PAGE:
For Southern Baptists and GOP, Breaking Up Is Hard to Do
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In recent years, a series of leaders have warned against America’s largest Protestant denomination being too closely tied to one party, even as Southern Baptists and evangelicals at large remain stalwart supporters of the GOP:

  • “You just can’t always say we belong to a party,” former Southern Baptist Convention (SBC) president Frank Page warned back in 2008. “We can’t. I have cautioned Baptists about being too lockstep with any party.”
  • “We are involved in the political process, but we must always be wary of being co-opted by it,” Russell Moore, president of the SBC’s Ethics and Religious Liberty Commission (ERLC) told The Wall Street Journal in 2013, soon after his election.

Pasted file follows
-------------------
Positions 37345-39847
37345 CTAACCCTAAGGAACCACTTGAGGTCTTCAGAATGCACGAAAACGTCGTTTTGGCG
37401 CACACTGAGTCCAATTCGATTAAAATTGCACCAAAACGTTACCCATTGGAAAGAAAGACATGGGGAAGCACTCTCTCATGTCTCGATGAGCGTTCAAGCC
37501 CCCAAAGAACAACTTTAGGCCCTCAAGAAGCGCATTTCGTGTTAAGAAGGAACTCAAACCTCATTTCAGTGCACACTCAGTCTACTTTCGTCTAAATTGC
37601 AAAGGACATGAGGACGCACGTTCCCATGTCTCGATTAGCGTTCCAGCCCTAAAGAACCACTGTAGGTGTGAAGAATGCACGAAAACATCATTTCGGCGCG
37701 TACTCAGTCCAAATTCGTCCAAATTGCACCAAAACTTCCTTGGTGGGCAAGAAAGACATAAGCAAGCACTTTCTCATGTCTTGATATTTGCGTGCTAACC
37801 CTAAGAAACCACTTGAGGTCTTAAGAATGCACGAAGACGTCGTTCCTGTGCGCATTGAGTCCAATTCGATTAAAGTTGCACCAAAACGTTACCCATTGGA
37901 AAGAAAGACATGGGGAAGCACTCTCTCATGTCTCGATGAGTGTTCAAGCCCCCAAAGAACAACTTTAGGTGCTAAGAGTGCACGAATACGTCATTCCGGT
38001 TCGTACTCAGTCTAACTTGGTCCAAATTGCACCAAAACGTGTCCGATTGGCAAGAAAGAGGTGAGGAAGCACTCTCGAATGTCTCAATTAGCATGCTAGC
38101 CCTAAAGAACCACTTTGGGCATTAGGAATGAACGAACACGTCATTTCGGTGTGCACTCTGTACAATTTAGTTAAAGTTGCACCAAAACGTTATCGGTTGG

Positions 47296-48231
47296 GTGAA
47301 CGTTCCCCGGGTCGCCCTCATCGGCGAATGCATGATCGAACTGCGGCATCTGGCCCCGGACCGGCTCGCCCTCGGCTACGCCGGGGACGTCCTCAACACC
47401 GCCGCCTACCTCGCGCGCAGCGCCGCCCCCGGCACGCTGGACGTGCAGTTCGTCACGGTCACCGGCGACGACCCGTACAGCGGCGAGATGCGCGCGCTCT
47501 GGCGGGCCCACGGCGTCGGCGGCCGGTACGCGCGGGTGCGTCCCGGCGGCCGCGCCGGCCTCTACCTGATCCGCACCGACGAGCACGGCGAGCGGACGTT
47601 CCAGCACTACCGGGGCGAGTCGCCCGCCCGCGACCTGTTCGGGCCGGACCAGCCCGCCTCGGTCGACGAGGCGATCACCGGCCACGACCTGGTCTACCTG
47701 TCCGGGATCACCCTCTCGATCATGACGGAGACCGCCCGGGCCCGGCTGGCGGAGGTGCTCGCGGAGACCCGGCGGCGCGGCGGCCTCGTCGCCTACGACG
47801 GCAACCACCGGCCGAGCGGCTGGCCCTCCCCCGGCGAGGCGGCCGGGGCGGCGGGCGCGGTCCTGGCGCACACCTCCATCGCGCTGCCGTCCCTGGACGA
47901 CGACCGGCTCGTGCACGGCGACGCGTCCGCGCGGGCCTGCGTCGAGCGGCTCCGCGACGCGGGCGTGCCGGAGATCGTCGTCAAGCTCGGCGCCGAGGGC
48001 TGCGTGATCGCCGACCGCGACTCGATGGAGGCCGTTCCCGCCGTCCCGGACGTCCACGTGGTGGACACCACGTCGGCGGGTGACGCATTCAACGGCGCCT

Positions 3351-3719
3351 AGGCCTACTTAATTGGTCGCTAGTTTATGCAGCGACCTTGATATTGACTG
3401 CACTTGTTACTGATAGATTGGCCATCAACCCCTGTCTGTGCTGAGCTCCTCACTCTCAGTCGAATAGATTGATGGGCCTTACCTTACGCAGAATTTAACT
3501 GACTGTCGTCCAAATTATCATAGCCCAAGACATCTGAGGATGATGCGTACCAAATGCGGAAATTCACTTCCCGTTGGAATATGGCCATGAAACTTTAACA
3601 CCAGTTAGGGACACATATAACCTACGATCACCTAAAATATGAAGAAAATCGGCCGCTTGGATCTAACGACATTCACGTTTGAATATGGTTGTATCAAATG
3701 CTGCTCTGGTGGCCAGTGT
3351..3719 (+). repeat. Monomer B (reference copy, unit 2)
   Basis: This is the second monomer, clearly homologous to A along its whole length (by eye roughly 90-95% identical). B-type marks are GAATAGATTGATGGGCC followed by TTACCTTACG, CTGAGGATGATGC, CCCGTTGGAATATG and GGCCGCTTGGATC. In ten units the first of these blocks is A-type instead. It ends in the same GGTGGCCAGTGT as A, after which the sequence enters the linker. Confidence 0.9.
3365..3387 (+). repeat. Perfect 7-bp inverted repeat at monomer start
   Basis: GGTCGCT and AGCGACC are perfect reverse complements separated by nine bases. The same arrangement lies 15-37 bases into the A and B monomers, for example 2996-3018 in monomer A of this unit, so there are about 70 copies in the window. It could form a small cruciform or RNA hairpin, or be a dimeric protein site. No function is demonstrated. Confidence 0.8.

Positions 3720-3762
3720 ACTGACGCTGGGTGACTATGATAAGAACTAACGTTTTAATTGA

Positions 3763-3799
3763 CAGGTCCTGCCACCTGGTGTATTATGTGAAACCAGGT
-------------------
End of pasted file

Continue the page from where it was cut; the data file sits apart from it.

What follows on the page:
• “There continue to be perceptions in our culture that the SBC is in bed with the Republican Party,” wrote leaders of Baptist21, an influential group of young pastors with Reformed leanings, after Ben Carson was invited to speak to a national gathering of SBC pastors in Columbus, Ohio. Carson eventually withdrew as a speaker.
  • Baptist21 leaders also called for a moratorium on future political invitations. “Our suggestion is that we believe it would be prudent for future SBC leaders to stop inviting politicians to our meetings,” they wrote in April. “Period.”

But disconnecting from the GOP is proving complicated.

This past week, the ERLC announced plans to interview presidential candidates Jeb Bush and Marco Rubio at an upcoming Baptist missions conference in Nashville.

On Saturday, Baptist21 issued a statement, saying they “aren’t as concerned” about the Bush and Rubio interviews as they were about Carson.

The two settings ...

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For Southern Baptists and GOP, Breaking Up Is Hard to Do
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